What do you know about the French Revolution?
The French Revolution was not a French version of the American War of Independence. It was an experiment in desperation and lawlessness that destroyed and killed.
Anyone linked to the aristocracy and the land-owning class were dragged out of their homes to monkey trials for sentencing and jailing…or beheading. French mobs burned down the beautiful golden Hall of Mirrors in Versailles, pulled down statues, and destroyed lifetimes of craftsmanship and irreplaceable art. They destroyed evidence of the best of themselves while becoming the worst.
A Tale of Two Cities by Charles Dickens was a snapshot of the daily, senseless danger France plunged into during this period.
It was so horrible, after more than two centuries the guillotine remains a familiar symbol of hopelessness and terror.
And here we are, in the freest country in the world
- Tearing down statues
- Street killings of children and innocents adding up
- Planned assaults on police stations, small businesses, and homes
- Politicians egging the criminals on, even releasing more to increase community fear and peril.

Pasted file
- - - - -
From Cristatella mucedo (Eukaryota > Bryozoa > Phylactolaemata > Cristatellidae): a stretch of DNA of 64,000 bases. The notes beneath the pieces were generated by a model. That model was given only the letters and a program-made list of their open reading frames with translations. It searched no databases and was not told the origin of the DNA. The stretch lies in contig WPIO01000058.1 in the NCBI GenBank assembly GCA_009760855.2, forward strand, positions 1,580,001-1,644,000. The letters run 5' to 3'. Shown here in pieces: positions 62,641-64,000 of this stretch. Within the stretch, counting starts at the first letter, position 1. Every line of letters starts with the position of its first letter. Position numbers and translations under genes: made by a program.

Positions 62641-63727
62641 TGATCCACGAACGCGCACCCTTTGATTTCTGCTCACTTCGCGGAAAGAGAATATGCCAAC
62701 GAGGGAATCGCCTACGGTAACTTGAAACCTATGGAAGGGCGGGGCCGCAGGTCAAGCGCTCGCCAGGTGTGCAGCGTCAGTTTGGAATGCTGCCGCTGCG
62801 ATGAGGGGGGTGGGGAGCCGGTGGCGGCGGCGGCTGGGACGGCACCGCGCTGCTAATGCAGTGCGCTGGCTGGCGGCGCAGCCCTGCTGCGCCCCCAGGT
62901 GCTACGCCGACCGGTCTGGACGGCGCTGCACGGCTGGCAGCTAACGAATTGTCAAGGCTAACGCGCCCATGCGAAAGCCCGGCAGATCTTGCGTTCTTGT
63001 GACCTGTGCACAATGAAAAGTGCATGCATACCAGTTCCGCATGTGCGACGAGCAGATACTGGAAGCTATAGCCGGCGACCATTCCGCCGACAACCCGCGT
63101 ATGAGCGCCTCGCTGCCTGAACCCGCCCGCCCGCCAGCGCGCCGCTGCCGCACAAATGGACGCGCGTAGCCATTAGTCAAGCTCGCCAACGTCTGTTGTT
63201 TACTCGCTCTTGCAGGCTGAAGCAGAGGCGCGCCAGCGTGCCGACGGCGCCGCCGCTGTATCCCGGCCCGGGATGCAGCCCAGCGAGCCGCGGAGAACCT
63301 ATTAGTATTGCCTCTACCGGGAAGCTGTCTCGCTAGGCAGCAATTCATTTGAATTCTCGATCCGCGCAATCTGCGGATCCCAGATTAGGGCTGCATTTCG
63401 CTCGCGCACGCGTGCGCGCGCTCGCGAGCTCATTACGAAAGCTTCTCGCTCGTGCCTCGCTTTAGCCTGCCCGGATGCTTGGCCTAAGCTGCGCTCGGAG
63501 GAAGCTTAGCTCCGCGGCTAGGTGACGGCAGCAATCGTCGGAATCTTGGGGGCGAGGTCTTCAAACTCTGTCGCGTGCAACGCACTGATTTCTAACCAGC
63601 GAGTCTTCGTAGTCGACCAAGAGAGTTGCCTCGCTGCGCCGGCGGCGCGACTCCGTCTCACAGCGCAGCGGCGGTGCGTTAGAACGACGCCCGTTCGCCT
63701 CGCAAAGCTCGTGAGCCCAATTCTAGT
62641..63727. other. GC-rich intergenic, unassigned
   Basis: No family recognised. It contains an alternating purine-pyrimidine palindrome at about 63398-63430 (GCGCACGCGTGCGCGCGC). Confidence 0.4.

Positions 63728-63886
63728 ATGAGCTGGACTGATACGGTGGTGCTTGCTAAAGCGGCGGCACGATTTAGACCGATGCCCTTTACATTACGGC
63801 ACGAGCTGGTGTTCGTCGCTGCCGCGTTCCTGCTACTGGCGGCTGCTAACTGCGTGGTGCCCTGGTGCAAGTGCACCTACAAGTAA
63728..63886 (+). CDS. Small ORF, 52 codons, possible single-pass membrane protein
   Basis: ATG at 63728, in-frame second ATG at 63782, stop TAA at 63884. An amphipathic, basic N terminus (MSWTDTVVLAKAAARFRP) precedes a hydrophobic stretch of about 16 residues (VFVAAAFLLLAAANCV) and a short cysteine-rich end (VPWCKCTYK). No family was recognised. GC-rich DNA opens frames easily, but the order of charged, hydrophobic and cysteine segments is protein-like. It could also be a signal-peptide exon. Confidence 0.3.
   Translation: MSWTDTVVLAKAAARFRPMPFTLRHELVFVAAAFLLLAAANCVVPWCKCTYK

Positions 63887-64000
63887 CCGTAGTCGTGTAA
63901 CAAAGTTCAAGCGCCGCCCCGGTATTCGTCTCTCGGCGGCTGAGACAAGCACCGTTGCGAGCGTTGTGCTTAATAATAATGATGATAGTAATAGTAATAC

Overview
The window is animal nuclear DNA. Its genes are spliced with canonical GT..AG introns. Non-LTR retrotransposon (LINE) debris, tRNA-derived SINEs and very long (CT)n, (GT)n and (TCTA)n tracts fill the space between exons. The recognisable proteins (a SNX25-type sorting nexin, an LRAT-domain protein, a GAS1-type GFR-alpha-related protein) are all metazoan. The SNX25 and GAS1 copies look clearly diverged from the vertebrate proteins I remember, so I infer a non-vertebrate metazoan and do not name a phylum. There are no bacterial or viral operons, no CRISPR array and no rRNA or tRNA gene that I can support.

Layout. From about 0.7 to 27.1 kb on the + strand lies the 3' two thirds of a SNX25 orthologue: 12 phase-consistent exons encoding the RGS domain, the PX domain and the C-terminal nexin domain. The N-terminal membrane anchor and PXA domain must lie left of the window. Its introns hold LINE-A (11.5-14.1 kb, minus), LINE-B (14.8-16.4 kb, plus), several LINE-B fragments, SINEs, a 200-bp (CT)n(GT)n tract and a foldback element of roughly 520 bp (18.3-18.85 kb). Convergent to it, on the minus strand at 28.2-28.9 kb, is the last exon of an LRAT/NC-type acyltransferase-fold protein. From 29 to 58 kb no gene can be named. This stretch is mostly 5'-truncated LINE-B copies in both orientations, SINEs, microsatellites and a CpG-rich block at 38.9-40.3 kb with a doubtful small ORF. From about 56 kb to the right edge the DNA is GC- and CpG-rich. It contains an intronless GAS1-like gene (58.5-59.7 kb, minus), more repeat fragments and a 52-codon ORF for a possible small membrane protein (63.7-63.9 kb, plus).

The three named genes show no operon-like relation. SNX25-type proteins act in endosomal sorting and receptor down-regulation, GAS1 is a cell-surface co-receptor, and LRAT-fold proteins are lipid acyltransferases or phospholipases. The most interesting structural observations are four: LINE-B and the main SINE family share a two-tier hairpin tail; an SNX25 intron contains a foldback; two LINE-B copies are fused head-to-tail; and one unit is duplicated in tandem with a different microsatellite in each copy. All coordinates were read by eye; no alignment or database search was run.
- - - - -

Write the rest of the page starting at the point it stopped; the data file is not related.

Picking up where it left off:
Using the rich as a scapegoat for everything wrong in society, as the French did, as we are urged to do now, ranks of envy and meanness. It is wanting unearned comforts and releases a base part of ourselves.
Good creates and builds. Connects and uplifts.
It doesn’t destroy, condemn, or steal.
There are those who claim to reinstate the proper order of things for the common good, while their lips and fingers drip with ruined lives.
They lie. They lie to you and they lie to themselves about the true nature of wealth distribution.
A thought tangent inspired by FEE article “Why We Should be Concerned About Prejudice Toward the Rich” by Dr. Rainer Zitelmann.
Image by Clker-Free-Vector-Images from Pixabay